Why media companies insist they're not media companies, why they're wrong, and why it matters

  • Philip Napoli Duke University
  • Robyn Caplan Data & Society Research Institute
Keywords: Algorithms, social media, media policy, journalism

Abstract

A common position amongst social media platforms and online content aggregators is their resistance to being characterized as media companies. Rather, companies such as Google, Facebook, and Twitter have regularly insisted that they should be thought of purely as technology companies. This paper critiques the position that these platforms are technology companies rather than media companies, explores the underlying rationales, and considers the political, legal, and policy implications associated with accepting or rejecting this position. As this paper illustrates, this is no mere semantic distinction, given the history of the precise classification of communications technologies and services having profound ramifications for how these technologies and services are considered by policy-makers and the courts.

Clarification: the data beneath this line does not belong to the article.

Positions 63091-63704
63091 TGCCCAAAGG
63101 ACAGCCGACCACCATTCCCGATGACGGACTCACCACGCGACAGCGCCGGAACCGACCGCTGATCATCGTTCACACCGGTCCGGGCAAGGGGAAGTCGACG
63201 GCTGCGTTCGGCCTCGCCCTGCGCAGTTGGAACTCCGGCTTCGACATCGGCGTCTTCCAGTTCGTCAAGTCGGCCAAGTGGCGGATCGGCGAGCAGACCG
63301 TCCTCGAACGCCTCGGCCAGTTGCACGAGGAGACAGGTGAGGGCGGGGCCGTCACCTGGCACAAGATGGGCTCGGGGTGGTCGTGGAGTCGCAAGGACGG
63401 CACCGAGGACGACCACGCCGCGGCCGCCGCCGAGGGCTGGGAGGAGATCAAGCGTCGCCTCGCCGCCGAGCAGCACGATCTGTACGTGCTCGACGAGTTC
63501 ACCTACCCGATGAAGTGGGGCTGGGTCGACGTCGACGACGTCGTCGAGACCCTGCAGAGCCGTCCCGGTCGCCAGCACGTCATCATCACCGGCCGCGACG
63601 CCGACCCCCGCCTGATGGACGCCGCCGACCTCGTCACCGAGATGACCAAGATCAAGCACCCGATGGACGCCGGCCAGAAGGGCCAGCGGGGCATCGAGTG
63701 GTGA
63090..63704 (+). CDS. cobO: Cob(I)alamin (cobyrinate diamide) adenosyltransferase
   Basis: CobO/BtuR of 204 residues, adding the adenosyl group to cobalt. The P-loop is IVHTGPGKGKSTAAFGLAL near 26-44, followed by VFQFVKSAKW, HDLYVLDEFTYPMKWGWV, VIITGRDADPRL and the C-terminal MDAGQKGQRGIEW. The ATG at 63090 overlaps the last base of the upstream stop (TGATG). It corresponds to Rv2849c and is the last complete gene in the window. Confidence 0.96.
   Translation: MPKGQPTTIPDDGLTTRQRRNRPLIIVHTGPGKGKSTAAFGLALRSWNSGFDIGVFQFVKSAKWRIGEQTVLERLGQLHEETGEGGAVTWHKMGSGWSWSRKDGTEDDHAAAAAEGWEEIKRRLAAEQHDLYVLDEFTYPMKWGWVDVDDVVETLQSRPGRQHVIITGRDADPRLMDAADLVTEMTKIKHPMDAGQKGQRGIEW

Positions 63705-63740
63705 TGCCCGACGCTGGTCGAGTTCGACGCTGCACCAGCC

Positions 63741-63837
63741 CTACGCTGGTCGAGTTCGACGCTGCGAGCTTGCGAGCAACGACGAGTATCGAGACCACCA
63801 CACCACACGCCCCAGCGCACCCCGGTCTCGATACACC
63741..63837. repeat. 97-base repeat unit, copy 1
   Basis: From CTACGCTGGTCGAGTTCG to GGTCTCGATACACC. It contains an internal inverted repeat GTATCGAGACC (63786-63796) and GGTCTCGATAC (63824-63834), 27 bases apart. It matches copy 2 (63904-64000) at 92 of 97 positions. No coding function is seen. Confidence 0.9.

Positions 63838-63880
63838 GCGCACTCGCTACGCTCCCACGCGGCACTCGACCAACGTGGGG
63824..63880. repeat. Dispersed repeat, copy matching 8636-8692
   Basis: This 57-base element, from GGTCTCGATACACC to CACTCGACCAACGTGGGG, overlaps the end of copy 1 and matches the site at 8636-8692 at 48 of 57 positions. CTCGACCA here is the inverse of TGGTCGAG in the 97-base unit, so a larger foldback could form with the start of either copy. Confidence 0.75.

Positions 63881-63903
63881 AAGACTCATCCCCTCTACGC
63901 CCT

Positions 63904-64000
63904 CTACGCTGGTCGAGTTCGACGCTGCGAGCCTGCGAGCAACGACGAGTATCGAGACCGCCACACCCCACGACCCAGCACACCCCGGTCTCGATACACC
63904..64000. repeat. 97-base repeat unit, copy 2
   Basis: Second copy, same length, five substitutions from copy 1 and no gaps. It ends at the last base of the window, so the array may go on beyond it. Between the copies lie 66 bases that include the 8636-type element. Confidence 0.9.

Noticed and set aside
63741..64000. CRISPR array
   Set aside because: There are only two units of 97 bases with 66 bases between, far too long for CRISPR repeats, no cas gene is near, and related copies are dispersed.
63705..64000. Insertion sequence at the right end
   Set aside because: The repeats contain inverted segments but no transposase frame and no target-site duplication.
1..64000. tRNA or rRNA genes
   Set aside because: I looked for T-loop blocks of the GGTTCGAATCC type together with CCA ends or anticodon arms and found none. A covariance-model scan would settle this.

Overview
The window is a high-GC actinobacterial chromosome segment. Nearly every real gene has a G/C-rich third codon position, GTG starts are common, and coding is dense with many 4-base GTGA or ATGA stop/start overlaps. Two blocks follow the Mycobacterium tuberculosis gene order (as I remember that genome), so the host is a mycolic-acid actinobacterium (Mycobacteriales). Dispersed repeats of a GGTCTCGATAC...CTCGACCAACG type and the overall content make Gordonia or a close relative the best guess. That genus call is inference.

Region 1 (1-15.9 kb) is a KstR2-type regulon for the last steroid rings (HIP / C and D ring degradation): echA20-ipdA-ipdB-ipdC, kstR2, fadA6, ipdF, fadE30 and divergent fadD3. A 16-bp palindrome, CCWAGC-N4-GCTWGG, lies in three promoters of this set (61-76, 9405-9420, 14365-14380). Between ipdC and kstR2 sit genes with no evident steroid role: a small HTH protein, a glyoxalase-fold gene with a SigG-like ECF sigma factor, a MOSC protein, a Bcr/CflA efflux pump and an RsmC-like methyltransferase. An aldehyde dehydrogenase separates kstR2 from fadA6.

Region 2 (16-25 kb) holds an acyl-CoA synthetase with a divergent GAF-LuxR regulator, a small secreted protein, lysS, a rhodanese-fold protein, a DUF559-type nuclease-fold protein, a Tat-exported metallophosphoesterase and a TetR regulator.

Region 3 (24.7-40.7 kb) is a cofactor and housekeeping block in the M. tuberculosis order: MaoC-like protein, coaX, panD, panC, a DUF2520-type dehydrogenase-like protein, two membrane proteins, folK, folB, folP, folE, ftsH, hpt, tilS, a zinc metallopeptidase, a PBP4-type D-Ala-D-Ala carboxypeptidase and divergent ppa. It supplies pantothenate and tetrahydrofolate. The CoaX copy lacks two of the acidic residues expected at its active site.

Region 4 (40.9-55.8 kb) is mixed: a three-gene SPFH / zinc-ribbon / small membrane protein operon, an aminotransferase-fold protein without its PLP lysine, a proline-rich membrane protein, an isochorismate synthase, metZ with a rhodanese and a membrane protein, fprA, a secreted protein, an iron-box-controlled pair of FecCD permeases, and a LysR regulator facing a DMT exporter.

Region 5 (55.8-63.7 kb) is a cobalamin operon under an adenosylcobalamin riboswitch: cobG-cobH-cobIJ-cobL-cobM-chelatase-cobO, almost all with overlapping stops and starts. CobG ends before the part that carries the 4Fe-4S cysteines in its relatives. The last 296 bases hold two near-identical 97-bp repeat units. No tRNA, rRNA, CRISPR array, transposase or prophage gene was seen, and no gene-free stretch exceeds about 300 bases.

Author Biographies

Philip Napoli, Duke University

James R. Shepley Professor of Public Policy, Sanford School of Public Policy, Duke University

Robyn Caplan, Data & Society Research Institute
Research Analyst, Data & Society Research Institute
Published
2017-05-02
How to Cite
Napoli, P., & Caplan, R. (2017). Why media companies insist they’re not media companies, why they’re wrong, and why it matters. First Monday, 22(5). https://doi.org/10.5210/fm.v22i5.7051
Section
Articles